What was the #1994CrimeBill?
The Violent Crime Control and Law Enforcement Act was a lengthy crime control bill that was put together over the course of six years. Its provisions implemented many things, including a “three strikes” mandatory life sentence for repeat offenders, money to hire 100,000 new police officers, $9.7bn in funding for prisons, and an expansion of death penalty-eligible offences. It also dedicated $6.1bn to prevention programmes “designed with significant input from experienced police officers”, however, the bulk of the funds were dedicated to measures that are seen as punitive rather than rehabilitative or preventative.
Then-President Clinton signed the bill with the support of First Lady #HillaryClinton.
In the 22 years since the bill was passed, the federal prison population more than doubled. In 1994, the Bureau of Prisons held 95,162 inmates; today that number is over 214,000.
Other policies enacted by the #Clintons had detrimental effects for communities of colour and former inmates returning to society, even if they did not directly cause mass incarceration. One part of the Crime Bill stripped all Pell Grant funding for college education for prisoners, even though education is now seen as an effective tool against recidivism. President Clinton championed a “one strike, you’re out” policy for evicting public housing tenants if they or their guests were involved in any criminal activity, causing a jump in evictions and making it more difficult for former inmates to find housing.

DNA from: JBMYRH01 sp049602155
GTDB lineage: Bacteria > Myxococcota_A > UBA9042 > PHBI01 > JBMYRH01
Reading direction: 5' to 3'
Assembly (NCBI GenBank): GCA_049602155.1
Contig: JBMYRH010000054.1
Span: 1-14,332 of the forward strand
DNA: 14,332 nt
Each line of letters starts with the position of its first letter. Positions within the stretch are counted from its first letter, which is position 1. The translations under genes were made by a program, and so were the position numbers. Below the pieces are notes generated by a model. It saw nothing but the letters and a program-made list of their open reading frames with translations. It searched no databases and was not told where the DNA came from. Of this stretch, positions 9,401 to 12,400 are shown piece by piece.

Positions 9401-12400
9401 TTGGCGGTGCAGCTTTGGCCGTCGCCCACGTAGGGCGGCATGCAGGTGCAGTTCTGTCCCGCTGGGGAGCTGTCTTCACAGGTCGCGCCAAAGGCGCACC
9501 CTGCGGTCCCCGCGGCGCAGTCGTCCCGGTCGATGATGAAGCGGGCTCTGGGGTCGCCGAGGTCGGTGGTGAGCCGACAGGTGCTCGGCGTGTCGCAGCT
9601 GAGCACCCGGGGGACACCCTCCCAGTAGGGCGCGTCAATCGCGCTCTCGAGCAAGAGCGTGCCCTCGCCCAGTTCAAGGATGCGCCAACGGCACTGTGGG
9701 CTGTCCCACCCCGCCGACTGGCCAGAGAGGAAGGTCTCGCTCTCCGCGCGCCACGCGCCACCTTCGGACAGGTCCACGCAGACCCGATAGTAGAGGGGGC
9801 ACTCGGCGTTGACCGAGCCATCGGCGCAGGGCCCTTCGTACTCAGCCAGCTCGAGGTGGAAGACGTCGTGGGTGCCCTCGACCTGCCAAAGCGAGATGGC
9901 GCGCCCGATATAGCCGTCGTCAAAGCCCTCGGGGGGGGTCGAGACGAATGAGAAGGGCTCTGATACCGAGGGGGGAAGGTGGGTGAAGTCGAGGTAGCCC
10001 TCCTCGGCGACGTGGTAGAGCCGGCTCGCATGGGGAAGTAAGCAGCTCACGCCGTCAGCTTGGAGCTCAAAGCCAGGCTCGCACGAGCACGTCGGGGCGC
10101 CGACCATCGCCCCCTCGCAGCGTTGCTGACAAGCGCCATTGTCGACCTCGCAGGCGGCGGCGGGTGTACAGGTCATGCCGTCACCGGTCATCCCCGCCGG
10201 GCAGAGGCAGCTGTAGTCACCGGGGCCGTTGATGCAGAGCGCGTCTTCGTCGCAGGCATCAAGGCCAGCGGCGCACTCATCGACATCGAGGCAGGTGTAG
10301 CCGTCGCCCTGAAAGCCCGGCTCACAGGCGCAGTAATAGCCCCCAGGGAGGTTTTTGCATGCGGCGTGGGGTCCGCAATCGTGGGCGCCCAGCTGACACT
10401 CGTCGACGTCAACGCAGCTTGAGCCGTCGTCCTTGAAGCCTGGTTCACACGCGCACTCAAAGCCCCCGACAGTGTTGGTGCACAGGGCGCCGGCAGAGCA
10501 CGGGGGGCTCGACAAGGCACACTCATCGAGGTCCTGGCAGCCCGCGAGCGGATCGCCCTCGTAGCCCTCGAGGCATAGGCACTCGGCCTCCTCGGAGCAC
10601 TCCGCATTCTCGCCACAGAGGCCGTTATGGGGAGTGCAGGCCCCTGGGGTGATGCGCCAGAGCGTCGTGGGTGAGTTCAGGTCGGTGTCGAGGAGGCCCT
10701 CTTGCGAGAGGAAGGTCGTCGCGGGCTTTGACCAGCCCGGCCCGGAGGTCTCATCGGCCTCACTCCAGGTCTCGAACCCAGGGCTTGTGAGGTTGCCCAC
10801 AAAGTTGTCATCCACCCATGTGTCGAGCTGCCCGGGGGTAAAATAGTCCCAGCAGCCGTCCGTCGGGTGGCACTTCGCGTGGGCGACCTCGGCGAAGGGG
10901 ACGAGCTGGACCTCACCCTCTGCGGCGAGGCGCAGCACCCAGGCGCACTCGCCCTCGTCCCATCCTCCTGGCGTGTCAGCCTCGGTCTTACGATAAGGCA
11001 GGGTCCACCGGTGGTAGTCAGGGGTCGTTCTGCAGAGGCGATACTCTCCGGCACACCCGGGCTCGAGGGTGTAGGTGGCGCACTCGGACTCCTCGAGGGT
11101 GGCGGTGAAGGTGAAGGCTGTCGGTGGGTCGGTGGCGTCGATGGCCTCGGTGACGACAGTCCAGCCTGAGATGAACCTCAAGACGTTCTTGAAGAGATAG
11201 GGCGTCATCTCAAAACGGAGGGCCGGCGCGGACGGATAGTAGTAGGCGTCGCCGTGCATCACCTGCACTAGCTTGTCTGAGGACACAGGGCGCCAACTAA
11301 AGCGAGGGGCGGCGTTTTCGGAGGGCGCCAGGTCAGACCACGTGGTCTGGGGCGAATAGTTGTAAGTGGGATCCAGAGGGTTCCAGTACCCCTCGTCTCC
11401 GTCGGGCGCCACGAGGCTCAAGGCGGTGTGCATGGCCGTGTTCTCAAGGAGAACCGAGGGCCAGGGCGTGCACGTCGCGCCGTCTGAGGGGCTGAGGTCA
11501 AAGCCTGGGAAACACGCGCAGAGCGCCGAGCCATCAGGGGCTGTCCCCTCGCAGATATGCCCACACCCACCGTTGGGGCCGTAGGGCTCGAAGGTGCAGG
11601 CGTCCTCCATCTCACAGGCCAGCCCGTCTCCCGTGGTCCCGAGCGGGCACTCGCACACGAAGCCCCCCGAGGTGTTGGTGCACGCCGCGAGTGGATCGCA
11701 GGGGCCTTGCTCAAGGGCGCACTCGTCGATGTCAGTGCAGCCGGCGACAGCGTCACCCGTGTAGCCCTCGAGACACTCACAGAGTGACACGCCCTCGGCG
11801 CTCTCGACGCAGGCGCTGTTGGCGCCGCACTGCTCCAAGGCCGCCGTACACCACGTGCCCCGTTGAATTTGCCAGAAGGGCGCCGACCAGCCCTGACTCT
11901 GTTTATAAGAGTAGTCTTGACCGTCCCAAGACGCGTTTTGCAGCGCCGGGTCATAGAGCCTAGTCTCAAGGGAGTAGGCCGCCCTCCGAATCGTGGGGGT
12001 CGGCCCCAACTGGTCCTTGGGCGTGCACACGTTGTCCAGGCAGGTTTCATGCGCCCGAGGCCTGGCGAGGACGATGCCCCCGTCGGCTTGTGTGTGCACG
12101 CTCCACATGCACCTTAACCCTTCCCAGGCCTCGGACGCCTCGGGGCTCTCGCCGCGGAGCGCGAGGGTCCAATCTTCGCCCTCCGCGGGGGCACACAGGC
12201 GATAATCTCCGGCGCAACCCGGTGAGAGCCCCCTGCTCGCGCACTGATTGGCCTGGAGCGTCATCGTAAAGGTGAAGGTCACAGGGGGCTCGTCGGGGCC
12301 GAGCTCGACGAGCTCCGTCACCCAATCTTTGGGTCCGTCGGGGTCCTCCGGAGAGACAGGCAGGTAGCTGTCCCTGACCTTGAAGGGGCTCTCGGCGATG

Elizabeth Hinton, assistant professor of history and African and #AfricanAmerican studies, says that the US Sentencing Commission already knew that punitive criminal control and prison policies were disproportionately affecting people of colour.
“Part of this is not just reckoning with the Clinton legacy, but reckoning with the policy choices that both #Democrats and #Republicans have made since the #CivilRightsMovement – replacing social welfare policies with punitive measures.”
“The #ClintonAdministration knew that the criminal justice system was deeply unfair and biased against African Americans, and chose to expand that system.” (BBC.co.uk)
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